MEDIA: Media Watch - Sony gives rivals extra life after PlayStation 2 shortage

The Sony PlayStation 2 (PS2) hit the US market on October 25th and was greeted by an onslaught of frenzied parents and gaming aficionados hoping to get their hands on the system. A supply shortage left many retailers and Sony executives wondering if they should have been more careful about they wished for. The marketing hype behind the launch may now backfire for Sony as competitors look to satisfy disappointed customers.

The Sony PlayStation 2 (PS2) hit the US market on October 25th and was greeted by an onslaught of frenzied parents and gaming aficionados hoping to get their hands on the system. A supply shortage left many retailers and Sony executives wondering if they should have been more careful about they wished for. The marketing hype behind the launch may now backfire for Sony as competitors look to satisfy disappointed customers.

The Sony PlayStation 2 (PS2) hit the US market on October 25th and was greeted by an onslaught of frenzied parents and gaming aficionados hoping to get their hands on the system. A supply shortage left many retailers and Sony executives wondering if they should have been more careful about they wished for. The marketing hype behind the launch may now backfire for Sony as competitors look to satisfy disappointed customers.

CARMA International found that the focus of media attention for Sony was on the effect that the supply shortage had on demand for the PS2 during the launch phase. While some articles speculated on a hidden agenda by Sony to unnaturally increase demand due to scarcity, most articles recognized that it was an industry-wide shortage in the computer chips which operate the box, that was responsible for the shortfall.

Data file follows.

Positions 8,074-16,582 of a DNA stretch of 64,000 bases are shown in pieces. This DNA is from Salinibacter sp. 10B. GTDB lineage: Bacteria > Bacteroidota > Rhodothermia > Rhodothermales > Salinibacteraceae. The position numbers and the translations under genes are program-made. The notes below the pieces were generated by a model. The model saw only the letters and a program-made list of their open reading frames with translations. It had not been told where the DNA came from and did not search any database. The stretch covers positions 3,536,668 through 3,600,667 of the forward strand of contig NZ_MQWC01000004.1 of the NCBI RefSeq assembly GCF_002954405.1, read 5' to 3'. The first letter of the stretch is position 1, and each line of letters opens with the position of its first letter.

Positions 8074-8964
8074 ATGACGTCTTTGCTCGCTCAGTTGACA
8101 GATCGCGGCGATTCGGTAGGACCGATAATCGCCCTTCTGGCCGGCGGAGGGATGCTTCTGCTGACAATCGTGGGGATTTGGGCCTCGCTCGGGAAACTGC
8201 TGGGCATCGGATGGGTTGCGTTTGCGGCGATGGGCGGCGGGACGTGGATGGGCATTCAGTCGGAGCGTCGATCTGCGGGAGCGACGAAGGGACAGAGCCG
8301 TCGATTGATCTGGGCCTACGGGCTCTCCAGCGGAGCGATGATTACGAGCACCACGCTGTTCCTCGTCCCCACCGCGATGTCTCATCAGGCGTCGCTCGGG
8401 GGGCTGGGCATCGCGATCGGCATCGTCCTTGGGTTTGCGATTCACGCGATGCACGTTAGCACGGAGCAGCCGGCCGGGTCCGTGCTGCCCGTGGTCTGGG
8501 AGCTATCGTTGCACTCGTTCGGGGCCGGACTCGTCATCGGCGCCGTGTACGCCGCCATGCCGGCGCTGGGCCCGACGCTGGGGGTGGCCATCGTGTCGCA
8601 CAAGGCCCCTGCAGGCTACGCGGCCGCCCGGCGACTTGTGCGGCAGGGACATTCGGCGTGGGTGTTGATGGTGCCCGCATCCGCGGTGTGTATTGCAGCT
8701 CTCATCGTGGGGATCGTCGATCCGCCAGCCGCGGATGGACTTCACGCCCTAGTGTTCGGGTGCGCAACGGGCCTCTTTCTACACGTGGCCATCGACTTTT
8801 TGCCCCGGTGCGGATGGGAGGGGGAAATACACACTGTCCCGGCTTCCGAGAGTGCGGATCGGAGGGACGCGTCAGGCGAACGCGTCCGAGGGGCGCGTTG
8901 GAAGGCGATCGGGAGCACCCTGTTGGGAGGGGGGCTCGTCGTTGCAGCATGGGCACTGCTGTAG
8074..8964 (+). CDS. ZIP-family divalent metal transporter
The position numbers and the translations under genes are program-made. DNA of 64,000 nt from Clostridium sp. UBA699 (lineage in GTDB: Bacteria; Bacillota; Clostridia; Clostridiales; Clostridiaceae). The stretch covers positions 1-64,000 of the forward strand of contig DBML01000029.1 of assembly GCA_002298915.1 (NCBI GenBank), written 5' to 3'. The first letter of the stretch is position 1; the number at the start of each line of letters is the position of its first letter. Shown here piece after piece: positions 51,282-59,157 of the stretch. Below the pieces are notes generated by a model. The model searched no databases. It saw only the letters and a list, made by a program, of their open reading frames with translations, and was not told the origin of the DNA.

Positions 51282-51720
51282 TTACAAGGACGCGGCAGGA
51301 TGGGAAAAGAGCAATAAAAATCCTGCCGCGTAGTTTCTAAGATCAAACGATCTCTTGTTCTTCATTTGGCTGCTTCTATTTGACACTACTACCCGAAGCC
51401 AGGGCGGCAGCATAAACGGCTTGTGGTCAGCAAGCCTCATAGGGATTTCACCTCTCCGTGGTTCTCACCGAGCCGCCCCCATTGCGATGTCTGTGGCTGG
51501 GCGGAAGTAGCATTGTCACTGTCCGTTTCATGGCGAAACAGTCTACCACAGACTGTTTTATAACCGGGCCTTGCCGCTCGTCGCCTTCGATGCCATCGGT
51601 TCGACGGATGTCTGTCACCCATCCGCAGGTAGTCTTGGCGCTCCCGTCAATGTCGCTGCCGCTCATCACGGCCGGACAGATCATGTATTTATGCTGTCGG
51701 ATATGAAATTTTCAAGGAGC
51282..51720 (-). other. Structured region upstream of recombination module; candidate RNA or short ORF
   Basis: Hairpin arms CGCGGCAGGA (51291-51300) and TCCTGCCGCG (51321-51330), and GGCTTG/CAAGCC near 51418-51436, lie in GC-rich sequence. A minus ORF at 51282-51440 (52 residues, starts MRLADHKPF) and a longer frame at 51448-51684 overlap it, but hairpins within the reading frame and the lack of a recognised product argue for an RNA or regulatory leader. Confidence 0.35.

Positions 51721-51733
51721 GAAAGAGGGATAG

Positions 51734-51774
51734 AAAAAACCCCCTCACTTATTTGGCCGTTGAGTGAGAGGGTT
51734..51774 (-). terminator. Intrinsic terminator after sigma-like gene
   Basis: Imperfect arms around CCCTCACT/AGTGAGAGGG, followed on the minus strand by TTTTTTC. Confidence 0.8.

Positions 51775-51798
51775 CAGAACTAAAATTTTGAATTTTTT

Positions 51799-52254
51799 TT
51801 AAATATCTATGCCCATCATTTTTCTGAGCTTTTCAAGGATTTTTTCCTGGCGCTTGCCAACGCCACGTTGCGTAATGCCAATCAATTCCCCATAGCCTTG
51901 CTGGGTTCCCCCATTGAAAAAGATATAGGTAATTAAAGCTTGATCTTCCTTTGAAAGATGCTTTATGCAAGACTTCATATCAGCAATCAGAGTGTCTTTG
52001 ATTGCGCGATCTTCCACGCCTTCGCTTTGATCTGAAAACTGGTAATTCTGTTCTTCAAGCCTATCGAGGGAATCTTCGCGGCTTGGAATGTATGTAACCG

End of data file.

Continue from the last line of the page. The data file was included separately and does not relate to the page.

Sony spokespeople were also quick to defend the company. 'It's absolutely ridiculous to suggest that by limiting our audience we would successfully be pursuing our business goals,' defended Sony vice president Andrew House (Time, October 30). This high level of demand appeared to make the PS2 the undisputed heavyweight of the holiday season, with one-day sales more than doubling those for Sega during the Dreamcast release in 1999, which had set the US record for one-day sales (San Francisco Chronicle, November 6).

Sales notwithstanding, most journalists recognized a clear opportunity for competitors to fill the gaps in supply with their own game systems.

Sega has already reduced the price of Dreamcast; many analysts also see the potential for this to have a detrimental effect long-term for Sony should customers become disillusioned with the company.

'Seeing that there was going to be a lot of heat on the game industry, it seemed appropriate to bring out our big guns,' said Nintendo spokeswoman Beth Llewelyn on a new software release for the Nintendo 64. 'I don't think we could have planned it better,' (Seattle Post-Intelligence, October 28).

An equal number of stories began announcing the holiday gaming hits for Christmas 2001, with Nintendo and Microsoft promoting the GameCube and X-box, respectively.

A number of reports chose to highlight the lengths to which avid players and determined parents will go to retrieve the Sony PS2s, noting instances of violence and petty theft. 'The PlayStation 2 ... hit stores across the nation, unleashing a crime wave unseen since the heyday of Al Capone, Darryl Strawberry and Tickle Me Elmo,' wrote one journalist in the Sarasota Herald-Tribune (October 30). One customer who received a PS2 refused to give her name to the press for fear that vandals would hunt her down in search of the holy grail of video-gaming.

Sony executives publicized their efforts to keep a steady stream of PS2s coming to the US. However, few believed Sony would be able to make a dent in demand, and that potential sales will most likely fall below projections due to the supply shortage.

The holiday tradition of too many buyers chasing too few goods seems to remain alive and well this year. Retailers expect sales to be up overall this holiday season.

- Evaluation and analysis by CARMA International. Media Watch can be found at www.carma.com.



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